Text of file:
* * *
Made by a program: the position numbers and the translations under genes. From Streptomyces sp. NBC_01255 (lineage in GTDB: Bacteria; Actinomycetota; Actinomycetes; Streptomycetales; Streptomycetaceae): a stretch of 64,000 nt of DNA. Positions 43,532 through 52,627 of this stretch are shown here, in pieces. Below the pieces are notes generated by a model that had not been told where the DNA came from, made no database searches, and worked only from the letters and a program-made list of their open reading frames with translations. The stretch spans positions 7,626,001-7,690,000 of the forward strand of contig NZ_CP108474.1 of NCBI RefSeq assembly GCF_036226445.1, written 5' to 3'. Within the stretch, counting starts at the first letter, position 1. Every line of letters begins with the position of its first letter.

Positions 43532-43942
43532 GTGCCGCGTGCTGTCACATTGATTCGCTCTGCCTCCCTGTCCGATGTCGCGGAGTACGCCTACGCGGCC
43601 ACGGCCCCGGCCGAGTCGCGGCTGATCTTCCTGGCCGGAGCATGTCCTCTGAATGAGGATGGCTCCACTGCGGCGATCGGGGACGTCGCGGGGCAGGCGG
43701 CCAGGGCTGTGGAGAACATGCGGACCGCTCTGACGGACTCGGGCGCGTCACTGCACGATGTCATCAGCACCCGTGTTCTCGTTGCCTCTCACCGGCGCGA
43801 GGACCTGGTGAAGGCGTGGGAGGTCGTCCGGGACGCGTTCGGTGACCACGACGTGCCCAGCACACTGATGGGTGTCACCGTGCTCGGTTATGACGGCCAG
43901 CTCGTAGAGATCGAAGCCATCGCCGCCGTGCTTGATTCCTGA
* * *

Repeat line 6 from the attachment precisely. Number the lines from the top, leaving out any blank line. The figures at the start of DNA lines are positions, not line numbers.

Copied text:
43801 GGACCTGGTGAAGGCGTGGGAGGTCGTCCGGGACGCGTTCGGTGACCACGACGTGCCCAGCACACTGATGGGTGTCACCGTGCTCGGTTATGACGGCCAG